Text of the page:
At the same time, communist comrades are incensed that the anti-Leninist and verbose anarchists are undermining their theoretical primacy. Ha ha. Well overdue. As if their political, and philosophical, purity had been baptised and sanctified in previous militant vanguardist struggles such as … wait, I’m, where? When? Theoretical struggles perhaps. Bloody minded entryism, penetration and destruction. Fuck them too.
   So, Rosa for the Party and in symbiosis of a new moving type, moving with the masses – becoming masses, finding their unities, alongside and with Rosa, forming the Party that can keep forming across time. Since time is all the meantimes and meanwhiles where everyone but the caviariste class knows it’s long past the time when the shitty conditions in which most find themselves are such that with this up we cannot put.
Hence, Rosa now more than ever.
   A few brief words though. In common reception of Rosa, in particular with the spontaneity question, there really is a dangerous and defeating mistake made if Rosa‘s commitment to the masses is ever taken to mean no active organisation by the Party within the class forces. There were certainly, also shown in the Letters (same publisher, should be cheaper though), so many ways in which Luxemburg was committed to tendencies and factions within the Party, within the International and within the general Left movement. Her relationship with Kautsky grows fractious over time, her squabble with Lenin is really resolved by the time of the Bolshevik uprising, and between times Lenin had been visiting Rosa and stoking her cat – and being scratched by said kitten, because not all cats fell for Lenin right away. Though in due course…
   Luxemburg was well aware of the need for the class to be organised and able to move with the workers whenever the possibility presented itself, and without the ability to organise the Party to swiftly move into place alongside the ‘spontaneous’ uprising, there would be nothing afterwards. Listening to the sounds of adventurism crashing on the rocks – we need adventures and rock-moving teams (not rock spiders lying in wait with their entryism of doom). Rosa now more than ever. Albeit what organisation there was would be in large part itself only possible because of the tireless devotion of Luxemburg (or Cam) urging on the uprising at meeting after meeting. And indeed, what claim could she have for even being discussed by anyone other than adventurers at the barricades since we all know that her insurrection was crushed, she and her former lover murdered, by a repressive militarist counter-revolution. No, it would be dangerous not to realise that reaction is always already coming and that we also need to organise defense in offense. To say listen, stand aside, wait, all these give space for the reaction – fill the gap with forward and better, biger adn more power to the movements.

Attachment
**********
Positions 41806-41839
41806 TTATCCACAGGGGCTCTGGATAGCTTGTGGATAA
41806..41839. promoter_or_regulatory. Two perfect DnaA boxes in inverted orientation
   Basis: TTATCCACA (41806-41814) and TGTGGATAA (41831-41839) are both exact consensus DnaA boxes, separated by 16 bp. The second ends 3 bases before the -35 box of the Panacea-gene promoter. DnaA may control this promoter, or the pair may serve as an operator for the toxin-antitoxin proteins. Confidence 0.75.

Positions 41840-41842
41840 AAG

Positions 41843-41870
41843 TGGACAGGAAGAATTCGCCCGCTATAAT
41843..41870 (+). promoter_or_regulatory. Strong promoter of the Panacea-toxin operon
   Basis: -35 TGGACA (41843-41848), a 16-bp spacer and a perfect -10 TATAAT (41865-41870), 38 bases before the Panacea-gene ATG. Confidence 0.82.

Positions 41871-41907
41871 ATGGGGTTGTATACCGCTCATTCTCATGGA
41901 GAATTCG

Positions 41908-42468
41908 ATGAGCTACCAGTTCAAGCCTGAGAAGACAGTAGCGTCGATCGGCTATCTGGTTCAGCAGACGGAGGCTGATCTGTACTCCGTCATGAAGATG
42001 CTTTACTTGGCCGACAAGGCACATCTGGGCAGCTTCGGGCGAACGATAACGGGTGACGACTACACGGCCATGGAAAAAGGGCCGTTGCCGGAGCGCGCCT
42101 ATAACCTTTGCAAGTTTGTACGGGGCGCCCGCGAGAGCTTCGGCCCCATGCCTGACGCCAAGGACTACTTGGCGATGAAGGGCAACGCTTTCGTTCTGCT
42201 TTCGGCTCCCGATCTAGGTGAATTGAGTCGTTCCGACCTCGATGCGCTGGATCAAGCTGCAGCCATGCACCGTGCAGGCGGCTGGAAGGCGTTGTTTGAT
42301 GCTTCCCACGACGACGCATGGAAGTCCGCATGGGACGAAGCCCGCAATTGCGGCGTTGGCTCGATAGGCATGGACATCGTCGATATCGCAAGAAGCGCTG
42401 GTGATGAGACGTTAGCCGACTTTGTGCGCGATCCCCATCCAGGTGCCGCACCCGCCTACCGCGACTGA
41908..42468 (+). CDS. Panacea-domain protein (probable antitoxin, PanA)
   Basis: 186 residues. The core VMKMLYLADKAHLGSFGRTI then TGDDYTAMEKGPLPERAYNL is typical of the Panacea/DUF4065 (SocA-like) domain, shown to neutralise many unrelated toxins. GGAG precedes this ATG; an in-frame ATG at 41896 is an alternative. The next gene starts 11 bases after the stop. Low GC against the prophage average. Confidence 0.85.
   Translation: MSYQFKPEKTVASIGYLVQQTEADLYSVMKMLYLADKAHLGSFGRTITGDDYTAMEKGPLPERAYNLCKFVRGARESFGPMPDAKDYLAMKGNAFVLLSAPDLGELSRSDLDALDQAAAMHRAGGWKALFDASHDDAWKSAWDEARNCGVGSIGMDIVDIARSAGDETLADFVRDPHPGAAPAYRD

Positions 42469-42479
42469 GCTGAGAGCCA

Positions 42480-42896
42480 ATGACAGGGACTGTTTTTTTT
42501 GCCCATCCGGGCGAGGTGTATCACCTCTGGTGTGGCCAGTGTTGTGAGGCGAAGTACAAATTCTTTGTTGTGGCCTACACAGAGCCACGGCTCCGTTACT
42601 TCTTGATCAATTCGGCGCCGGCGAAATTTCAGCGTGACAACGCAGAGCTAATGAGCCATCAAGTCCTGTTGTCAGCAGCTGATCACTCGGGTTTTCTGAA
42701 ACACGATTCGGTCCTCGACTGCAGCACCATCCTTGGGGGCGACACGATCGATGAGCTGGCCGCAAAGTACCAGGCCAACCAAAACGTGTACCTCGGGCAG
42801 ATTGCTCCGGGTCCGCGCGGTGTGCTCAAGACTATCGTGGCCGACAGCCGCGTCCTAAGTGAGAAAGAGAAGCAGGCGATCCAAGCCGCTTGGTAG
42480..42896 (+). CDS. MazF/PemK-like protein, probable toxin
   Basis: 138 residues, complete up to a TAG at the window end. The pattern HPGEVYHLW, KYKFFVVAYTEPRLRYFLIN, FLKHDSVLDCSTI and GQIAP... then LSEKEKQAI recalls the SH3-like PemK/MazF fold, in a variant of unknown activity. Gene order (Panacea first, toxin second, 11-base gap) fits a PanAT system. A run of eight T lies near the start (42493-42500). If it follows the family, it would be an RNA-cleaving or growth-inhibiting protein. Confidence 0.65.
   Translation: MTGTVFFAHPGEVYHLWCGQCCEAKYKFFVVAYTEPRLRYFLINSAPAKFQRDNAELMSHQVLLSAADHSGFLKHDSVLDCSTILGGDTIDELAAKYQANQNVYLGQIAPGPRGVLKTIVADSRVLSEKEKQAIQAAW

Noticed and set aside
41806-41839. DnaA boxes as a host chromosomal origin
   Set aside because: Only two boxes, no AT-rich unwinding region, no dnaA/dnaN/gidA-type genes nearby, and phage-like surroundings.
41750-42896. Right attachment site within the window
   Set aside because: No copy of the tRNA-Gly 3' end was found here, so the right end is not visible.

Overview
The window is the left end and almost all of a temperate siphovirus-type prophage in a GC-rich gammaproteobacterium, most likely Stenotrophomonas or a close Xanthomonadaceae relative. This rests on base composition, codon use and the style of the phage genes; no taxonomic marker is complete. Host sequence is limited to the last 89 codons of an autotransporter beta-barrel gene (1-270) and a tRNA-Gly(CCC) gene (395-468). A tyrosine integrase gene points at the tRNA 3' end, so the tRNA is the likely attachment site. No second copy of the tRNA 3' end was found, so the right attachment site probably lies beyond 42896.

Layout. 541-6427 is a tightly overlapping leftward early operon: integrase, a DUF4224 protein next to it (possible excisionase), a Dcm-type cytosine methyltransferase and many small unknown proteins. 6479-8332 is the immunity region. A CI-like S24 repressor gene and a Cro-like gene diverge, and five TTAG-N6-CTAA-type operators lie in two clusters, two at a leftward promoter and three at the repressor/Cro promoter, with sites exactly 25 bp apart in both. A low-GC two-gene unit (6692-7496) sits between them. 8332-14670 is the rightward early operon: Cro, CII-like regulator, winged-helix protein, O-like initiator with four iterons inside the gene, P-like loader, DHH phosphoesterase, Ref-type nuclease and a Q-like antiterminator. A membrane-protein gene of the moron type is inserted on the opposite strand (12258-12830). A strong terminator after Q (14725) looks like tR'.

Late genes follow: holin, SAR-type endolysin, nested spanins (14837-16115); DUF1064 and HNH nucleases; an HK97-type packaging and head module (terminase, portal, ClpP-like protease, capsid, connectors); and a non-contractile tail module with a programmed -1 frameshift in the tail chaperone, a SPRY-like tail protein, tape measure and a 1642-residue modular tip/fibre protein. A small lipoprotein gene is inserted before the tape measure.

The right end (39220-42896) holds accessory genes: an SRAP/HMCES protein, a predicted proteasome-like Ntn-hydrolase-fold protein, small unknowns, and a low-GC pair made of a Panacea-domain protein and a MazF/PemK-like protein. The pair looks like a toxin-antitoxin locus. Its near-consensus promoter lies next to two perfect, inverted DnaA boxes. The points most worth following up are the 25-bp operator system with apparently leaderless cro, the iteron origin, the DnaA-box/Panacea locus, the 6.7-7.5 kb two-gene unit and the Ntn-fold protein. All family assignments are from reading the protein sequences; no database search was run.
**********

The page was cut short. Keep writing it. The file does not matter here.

Reading Luxemburg can show us why now more than ever. She does not come across in her writings, or even in her actions as revealed in her biography, or the letters, as someone with a blind faith in going out to the streets. She goes out in the streets. Also, she reads, she teaches, she deploys vast troves of footnotes and argument in an ongoing polemic that always sought to teach, but was always making space for contemplation, education and polemical life that was more than simple or naive spontaneity.
   Her effort was to make links with those on the streets, and she did this as a life-long commitment, and through long patient but urgent work, through talks, classes, writing and editorial meetings, with those inside workplaces and working class areas of the city so as to build the organisation around issues such as hours worked, wages, prices, subsistence, work organisation and justice for women, justice for murdered workers, justice for all. And forever pushing for a better argument and better outcome, aspiring to get the idea accepted that the communist dream was something that could be. Could be by force of her will perhaps, but as an illustration, and a model to be replicated, the path to a revolution that can be sustained is made clear.
   Her polemic with co-revolutionaries always strove towards improving her own as well as their capabilities, through argument to express her own will to clarify and build a revolutionary capacity. And to be able to present her ideas before the masses and at any time strive for the uprising that after-all was – and today has been for a long time again – well overdue. Listening all the time, she is never silent, since participation in the revolution comes from saying, loudly, what is happening, what you can see.